The opinion of the court was delivered by: HANNUM
Presently before the court is a matter arising under the Selective Service Act. The plaintiff is a duly enrolled student at Marquette University where he is pursuing graduate work leading to a degree of Doctor of Philosophy in Pathology. He brings this complaint seeking to permanently enjoin the defendants from inducting him into the armed forces and to direct the defendants to reclassify his selective service status to Class II-S.
A brief factual chronology is necessary to place the problem in its proper perspective.
Under the date of October 14, 1968, defendants sent plaintiff a notice that he had been classified I-A. Thereafter, plaintiff filed a request for a personal appearance which was granted and held on July 14, 1969. At that appearance, plaintiff requested an occupational deferment on the basis that he was a graduate student in biology at Villanova with a teaching assistantship. By a unanimous vote, the local board rejected his request and again classified him I-A. Under date of August 12, 1969, plaintiff filed timely appeal to the board's decision and on September 26, 1969 the Appeal Board upheld his I-A classification. On October 27, 1969, plaintiff was ordered to report for induction on November 10, 1969. Under date of November 3, 1969, plaintiff's induction was postponed until the July 1970 call to allow him to complete the academic year at Villanova. On June 23, 1970, plaintiff was again ordered to report for induction but this notice contained no date on which to report. On August 30, 1970, plaintiff enrolled at Marquette in the graduate program leading to a Ph. D. in Pathology. On September 3, 1970, plaintiff was ordered to report for induction on September 21, 1970. This suit was thereafter filed and plaintiff's induction was postponed pending the decision of this court.
Plaintiff's case is based on the claim that although he is working toward the degree of Doctor of Philosophy in Pathology, he is a duly enrolled student in the Marquette University School of Medicine. The courses which he is now taking are the same courses which candidates for an M.D. degree are taking, and plaintiff's credits may eventually be applied toward an M.D. degree. Therefore, plaintiff claims that he is entitled to a II-S deferment as a registrant who is satisfactorily pursuing a course of graduate study in medicine pursuant to 32 C.F.R. § 1622.26.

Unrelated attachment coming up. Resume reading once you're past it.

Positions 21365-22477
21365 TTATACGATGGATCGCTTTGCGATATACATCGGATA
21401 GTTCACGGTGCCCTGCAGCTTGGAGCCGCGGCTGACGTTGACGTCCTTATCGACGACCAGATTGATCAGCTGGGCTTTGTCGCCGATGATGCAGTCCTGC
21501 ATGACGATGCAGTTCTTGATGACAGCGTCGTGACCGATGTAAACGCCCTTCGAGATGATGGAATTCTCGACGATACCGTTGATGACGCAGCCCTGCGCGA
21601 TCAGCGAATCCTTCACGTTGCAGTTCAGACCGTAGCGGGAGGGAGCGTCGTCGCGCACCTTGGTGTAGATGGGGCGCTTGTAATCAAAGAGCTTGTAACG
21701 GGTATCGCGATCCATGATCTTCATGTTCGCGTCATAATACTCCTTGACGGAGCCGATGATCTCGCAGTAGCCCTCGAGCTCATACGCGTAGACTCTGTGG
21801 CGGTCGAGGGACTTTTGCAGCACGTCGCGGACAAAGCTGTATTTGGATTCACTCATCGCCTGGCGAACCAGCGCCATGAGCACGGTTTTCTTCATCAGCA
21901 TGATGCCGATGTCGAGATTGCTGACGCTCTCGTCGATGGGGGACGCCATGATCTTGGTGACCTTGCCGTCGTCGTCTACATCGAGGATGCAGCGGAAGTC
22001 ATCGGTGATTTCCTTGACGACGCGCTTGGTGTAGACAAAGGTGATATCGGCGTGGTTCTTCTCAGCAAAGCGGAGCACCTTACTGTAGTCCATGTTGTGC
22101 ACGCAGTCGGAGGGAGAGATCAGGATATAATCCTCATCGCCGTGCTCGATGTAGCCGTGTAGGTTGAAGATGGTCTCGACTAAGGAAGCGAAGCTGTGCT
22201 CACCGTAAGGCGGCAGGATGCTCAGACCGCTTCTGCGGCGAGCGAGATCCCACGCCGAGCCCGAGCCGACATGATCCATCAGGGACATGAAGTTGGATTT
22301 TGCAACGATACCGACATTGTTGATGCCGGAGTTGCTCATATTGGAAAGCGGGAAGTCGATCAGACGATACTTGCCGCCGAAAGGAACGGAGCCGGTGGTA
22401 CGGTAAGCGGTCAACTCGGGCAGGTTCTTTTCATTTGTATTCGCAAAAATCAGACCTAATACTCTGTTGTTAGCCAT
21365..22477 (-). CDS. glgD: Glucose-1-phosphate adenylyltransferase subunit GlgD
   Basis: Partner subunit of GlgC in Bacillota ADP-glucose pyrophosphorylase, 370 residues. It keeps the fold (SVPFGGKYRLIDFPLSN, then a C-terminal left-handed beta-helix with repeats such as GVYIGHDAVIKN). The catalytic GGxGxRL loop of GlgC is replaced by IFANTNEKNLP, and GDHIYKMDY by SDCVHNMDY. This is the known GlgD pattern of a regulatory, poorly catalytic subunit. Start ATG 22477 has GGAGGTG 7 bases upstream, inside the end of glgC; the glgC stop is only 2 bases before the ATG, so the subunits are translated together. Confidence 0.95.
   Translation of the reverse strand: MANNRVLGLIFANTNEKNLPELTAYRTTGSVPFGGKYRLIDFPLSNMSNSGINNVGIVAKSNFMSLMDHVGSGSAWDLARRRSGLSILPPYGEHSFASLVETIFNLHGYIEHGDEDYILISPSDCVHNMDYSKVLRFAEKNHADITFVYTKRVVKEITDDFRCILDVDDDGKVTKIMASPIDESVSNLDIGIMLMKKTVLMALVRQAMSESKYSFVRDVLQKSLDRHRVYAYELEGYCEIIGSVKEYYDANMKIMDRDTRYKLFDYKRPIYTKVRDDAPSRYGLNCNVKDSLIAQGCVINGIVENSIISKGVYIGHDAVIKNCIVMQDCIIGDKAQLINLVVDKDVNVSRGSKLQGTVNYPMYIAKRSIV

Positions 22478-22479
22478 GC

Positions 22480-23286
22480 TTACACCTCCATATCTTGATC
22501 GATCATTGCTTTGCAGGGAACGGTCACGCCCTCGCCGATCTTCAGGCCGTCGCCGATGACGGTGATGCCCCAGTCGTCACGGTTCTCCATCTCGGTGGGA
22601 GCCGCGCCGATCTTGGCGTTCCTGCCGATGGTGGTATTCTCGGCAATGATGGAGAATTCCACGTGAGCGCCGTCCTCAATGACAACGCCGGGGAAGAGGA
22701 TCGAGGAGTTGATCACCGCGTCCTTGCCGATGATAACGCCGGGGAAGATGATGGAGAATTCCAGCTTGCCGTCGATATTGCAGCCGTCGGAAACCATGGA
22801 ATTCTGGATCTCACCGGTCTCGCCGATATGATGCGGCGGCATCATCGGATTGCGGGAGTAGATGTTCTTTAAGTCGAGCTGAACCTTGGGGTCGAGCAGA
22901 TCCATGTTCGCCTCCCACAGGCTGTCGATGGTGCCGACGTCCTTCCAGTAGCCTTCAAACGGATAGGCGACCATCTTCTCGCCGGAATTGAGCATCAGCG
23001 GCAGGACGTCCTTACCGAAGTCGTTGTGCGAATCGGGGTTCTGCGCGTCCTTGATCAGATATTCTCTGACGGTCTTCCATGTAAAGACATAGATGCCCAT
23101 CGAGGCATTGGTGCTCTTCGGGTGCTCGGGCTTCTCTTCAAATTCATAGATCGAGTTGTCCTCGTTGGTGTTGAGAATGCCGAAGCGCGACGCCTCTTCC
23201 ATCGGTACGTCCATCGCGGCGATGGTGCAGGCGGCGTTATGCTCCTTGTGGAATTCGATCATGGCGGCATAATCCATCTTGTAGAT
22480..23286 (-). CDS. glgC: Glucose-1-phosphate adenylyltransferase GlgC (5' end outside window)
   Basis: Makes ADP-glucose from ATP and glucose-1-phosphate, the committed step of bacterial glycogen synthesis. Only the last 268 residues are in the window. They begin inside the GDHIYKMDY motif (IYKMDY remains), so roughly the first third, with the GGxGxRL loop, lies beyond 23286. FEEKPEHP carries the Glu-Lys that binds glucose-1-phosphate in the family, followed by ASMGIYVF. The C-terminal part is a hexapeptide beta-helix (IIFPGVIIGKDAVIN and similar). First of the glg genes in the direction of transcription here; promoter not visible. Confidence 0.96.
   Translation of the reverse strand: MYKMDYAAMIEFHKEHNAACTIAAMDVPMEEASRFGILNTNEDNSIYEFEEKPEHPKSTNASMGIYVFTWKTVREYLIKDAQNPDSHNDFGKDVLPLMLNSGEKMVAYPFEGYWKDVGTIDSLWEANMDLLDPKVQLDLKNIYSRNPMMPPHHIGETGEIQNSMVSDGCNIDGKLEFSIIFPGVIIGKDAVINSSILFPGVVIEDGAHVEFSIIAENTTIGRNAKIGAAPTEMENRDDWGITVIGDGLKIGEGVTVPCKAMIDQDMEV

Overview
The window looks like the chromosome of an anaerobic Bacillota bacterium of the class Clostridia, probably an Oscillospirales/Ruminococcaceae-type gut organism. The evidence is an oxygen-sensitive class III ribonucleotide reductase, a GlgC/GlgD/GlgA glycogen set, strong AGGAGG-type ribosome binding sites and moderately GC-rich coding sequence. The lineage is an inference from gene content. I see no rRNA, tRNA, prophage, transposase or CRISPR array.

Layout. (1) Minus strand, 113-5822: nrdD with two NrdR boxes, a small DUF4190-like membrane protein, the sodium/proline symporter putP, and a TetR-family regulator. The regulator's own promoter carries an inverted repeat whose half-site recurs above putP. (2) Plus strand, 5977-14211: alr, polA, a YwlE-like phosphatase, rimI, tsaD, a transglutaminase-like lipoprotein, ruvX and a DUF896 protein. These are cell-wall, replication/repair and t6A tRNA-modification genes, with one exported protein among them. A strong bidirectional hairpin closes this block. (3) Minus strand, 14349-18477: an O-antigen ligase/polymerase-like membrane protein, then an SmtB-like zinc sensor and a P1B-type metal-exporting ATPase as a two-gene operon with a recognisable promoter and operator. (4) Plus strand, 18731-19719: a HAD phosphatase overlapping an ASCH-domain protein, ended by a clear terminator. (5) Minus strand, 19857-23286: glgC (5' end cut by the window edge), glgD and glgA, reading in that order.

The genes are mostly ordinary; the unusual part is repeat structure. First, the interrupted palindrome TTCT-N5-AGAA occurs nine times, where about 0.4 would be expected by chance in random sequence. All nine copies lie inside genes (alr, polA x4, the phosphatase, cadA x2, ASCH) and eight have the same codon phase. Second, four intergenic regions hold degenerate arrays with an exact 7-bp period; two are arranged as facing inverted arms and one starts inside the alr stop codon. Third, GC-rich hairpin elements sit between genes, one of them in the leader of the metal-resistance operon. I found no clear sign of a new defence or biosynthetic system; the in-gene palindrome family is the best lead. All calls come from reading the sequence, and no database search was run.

There are several obstacles which must be overcome before this court could grant the relief requested. In pertinent part, 50 U.S.C. App. § 460(b)(3) states:
"No judicial review shall be made of the classification or processing of any registrant by local boards * * * except as a defense to a criminal prosecution instituted under (§ 462), after the registrant has responded either affirmatively or negatively to an order to report for induction, or for civilian work in the case of a registrant determined to be opposed to participation in war in any form: Provided, That such review shall go to the question of the jurisdiction herein reserved to local boards * * * only when there is no basis in fact for the classification assigned to such registrant."
The language of this section is unambiguous, straightforward and mandatory. This court does not have jurisdiction to review the actions of the local board except where their actions form the basis of a defense in a criminal prosecution or in a habeas corpus proceeding after induction. See Clark v. Gabriel, 393 U.S. 256, 89 S. Ct. 424, 21 L. Ed. 2d 418; Estep v. United States, 327 U.S. 114, 66 S. Ct. 423, 90 L. Ed. 567.
Plaintiff relies heavily on Breen v. Selective Service System Local Board, 396 U.S. 460, 90 S. Ct. 661, 24 L. Ed. 2d 653; Oestereich v. Selective Service System Local Board, 393 U.S. 233, 89 S. Ct. 414, 21 L. Ed. 2d 402, and Bucher v. Selective Service System Local Boards, 421 F.2d 24 (3d Cir. 1970). These cases are clearly distinguishable and involve the narrow exception in which the local board lawlessly engaged in punitive reclassification because the registrants involved turned in their draft cards to protest the war. They are also distinguishable in that the deferrable status upon which each of the registrants relied was attained prior to his order for induction. Here, plaintiff did not enroll in his program for Ph. D. in Pathology until after an order to report had been issued. Therefore, this case does not fit within the limited boundaries of the exception to the prohibition of pre-induction judicial review outlined in the cases cited by the plaintiff.
The court notes that it was deeply impressed with the sincerity of this young man and his desire to follow in the footsteps of his father with a career in the medical profession. However because of the clear and mandatory statutory language, this court is without power to grant the relief requested.
And now, this 22nd day of December, 1970, the defendants' Motion to ...